Though the world of elite pigeon racing is prohibitively expensive for most, it’s possible to set up a small dovecote (pigeon housing) and raise novice racers or fancies for under $250 in most places. Despite its small initial outset, the rich and famous don’t shy away from pigeons. The most visibly enthusiastic pigeon fancier these days is Mike Tyson, who has bred pigeons since boyhood. He’s in the company of Nikola Tesla, who far preferred his pigeons to humans; Yul Brynner, who would watch his racing flocks by helicopter; Queen Victoria, who had a particular affinity for Jacobins; and Pablo Picasso, who so loved his fantails that he named his daughter “Paloma,” meaning pigeon in Spanish.

And, of course, the inimitable Charles Darwin, who may not have fancied pigeons, but who bred them and cared for them with as much zeal for type and color as any lover of the breeds—and whose proof-of-concept specimens were the final building block in his manuscript, On the Origin of Species.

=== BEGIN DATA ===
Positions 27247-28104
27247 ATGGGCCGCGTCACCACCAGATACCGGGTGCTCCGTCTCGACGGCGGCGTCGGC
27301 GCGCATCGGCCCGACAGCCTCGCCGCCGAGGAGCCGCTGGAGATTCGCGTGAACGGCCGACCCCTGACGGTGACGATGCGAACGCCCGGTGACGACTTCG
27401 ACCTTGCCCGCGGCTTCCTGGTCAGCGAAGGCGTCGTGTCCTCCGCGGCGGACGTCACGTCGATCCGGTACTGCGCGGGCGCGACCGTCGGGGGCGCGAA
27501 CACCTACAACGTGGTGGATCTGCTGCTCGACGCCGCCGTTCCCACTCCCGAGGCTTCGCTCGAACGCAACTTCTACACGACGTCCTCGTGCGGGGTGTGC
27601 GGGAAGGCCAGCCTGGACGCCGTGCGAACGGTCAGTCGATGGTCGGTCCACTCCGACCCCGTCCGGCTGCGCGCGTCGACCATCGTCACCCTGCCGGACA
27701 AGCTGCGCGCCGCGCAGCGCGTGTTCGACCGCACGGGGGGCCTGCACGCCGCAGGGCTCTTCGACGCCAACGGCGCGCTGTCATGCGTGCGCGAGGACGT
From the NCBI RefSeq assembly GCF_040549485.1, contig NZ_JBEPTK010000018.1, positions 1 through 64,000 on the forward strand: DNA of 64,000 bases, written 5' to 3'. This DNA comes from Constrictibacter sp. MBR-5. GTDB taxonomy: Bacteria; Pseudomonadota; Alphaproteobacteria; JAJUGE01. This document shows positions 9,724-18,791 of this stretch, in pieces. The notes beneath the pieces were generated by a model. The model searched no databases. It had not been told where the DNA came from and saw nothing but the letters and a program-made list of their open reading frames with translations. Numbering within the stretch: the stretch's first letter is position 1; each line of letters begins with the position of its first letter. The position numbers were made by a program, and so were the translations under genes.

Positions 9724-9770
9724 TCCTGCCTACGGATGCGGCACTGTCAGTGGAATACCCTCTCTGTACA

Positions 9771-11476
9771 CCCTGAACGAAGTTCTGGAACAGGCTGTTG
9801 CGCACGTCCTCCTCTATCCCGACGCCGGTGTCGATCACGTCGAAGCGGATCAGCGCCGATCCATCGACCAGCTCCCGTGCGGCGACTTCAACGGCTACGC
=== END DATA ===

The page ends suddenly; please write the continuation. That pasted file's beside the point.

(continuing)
Additional Sources: Pigeons: the fascinating saga of the world's most revered and reviled birdThe Feather’s practical pigeon bookThe Ornithology of Francis Willughby of Middleton in the County of Warwick.

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Big Questions
Why Can't Dogs Eat Chocolate?
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Even if you don’t have a dog, you probably know that they can’t eat chocolate; it’s one of the most well-known toxic substances for canines (and felines, for that matter). But just what is it about chocolate that is so toxic to dogs? Why can't dogs eat chocolate when we eat it all the time without incident?

It comes down to theobromine, a chemical in chocolate that humans can metabolize easily, but dogs cannot. “They just can’t break it down as fast as humans and so therefore, when they consume it, it can cause illness,” Mike Topper, president of the American Veterinary Medical Association, tells Mental Floss.

The toxic effects of this slow metabolization can range from a mild upset stomach to seizures, heart failure, and even death. If your dog does eat chocolate, they may get thirsty, have diarrhea, and become hyperactive and shaky. If things get really bad, that hyperactivity could turn into seizures, and they could develop an arrhythmia and have a heart attack.